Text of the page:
How to Buy a Suppressor

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So you want to venture into the wonderful world of NFA but aren’t sure where to start or how to buy a suppressor? I was in the same place not too long ago.

This will be a first-time how-to guide into choosing how to buy your first suppressor, finding a SOT to filing paperwork to the not-so-wonderful wait, and then finally taking possession of your very first suppressor.

How to Buy a Suppressor

I had made up my mind several years prior that I would get into suppressors and other NFA (National Firearms Act) items but had always found a reason to put off the deep dive into that side of the gun world.

There was the fact of dealing with the ATF (Alcohol Tobacco and Firearms) and the seemingly complicated stacks of paperwork that HAD to be filled out correctly, background checks to be completed by the FBI, and not to mention the legal entity of a trust that would have to be created to possess an NFA item.

Then there was always a new rifle, shotgun, or pistol that would grab my attention, and therefore my hard-earned cash would quickly disappear.

Then came the wife… and the twins.

I wouldn’t trade them for the world.

Least to say life happens.

After a few years had gone by, my firearm interest started to swing back to suppressors and away from filling multiple gun cabinets. I started to look for some basic info and was pleased to find that the world of suppressors had grown exponentially in the time between.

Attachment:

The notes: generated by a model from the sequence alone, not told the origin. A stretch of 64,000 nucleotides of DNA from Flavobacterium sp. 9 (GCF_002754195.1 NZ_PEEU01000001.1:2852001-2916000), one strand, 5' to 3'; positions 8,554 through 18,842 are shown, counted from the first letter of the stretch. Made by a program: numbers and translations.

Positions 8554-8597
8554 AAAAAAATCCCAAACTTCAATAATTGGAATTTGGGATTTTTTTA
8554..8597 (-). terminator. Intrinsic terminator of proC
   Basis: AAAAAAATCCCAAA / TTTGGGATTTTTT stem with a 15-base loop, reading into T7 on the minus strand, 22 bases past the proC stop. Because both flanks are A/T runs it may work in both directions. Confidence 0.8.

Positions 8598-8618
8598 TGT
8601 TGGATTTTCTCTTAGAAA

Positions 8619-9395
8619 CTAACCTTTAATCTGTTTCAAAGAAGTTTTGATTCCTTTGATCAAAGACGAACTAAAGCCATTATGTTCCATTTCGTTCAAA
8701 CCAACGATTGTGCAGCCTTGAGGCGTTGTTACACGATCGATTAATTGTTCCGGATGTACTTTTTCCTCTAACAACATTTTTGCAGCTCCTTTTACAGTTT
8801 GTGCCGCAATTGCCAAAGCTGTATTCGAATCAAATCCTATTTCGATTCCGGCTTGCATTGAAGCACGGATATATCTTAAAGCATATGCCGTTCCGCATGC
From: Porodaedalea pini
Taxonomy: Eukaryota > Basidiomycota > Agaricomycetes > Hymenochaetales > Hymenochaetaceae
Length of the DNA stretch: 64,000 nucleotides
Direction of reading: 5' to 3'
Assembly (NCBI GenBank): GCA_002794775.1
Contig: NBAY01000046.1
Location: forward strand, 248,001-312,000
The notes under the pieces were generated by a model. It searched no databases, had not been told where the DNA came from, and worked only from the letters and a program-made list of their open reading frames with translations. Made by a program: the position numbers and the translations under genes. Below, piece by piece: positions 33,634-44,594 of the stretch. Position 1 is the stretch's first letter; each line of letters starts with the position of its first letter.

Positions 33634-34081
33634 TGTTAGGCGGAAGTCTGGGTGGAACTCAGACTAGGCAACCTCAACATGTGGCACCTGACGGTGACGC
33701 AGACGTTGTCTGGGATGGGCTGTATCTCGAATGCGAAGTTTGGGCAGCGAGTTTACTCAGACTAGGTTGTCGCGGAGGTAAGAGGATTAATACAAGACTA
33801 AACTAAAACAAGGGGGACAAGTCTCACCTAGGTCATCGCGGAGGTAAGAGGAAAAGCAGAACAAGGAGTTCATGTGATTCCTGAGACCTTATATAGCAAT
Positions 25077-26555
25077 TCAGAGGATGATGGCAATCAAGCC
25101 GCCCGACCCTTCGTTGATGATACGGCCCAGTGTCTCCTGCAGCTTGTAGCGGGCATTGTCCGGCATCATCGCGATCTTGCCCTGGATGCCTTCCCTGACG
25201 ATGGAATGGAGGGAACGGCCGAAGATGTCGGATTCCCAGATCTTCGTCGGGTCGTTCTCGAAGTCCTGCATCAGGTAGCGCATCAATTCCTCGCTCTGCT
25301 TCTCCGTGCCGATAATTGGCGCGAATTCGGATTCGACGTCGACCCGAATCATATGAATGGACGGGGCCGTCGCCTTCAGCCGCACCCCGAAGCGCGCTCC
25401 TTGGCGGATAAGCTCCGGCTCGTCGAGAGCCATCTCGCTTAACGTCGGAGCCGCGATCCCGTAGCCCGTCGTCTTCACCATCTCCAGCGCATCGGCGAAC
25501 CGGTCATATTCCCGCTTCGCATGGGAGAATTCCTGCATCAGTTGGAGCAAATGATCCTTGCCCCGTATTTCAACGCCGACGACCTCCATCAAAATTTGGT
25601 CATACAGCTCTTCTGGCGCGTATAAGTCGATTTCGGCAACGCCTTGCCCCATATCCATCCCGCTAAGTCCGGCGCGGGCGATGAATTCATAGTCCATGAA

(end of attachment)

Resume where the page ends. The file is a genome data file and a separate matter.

Criteria for Choosing a Suppressor

There were several different makes and models available for all kinds of hosts.

This brings us to my list of questions that must be answered when purchasing your first suppressor, the host weapon(s).

  • What do you enjoy shooting the most?
  • Do you like shooting pistols?
  • How about a rifle?
  • Did you know they even make a suppressor for shotguns? Who knew!?

Once you decide what type of firearm you want to suppress, you need to determine what caliber.

There are many different choices to make here. In my research and previous knowledge, I had learned that certain calibers suppress better than others.

Calibers that readily travel under the sound barrier will always sound better out of a suppressor.

It’s the same principle as a jet flying at Mach speed above you vs a crop duster putting along out of your local airfield.

The slower, the quieter.

With all this in mind, I knew that I had several pistols and a pistol caliber carbine (PCC) that I would thoroughly enjoy shooting suppressed.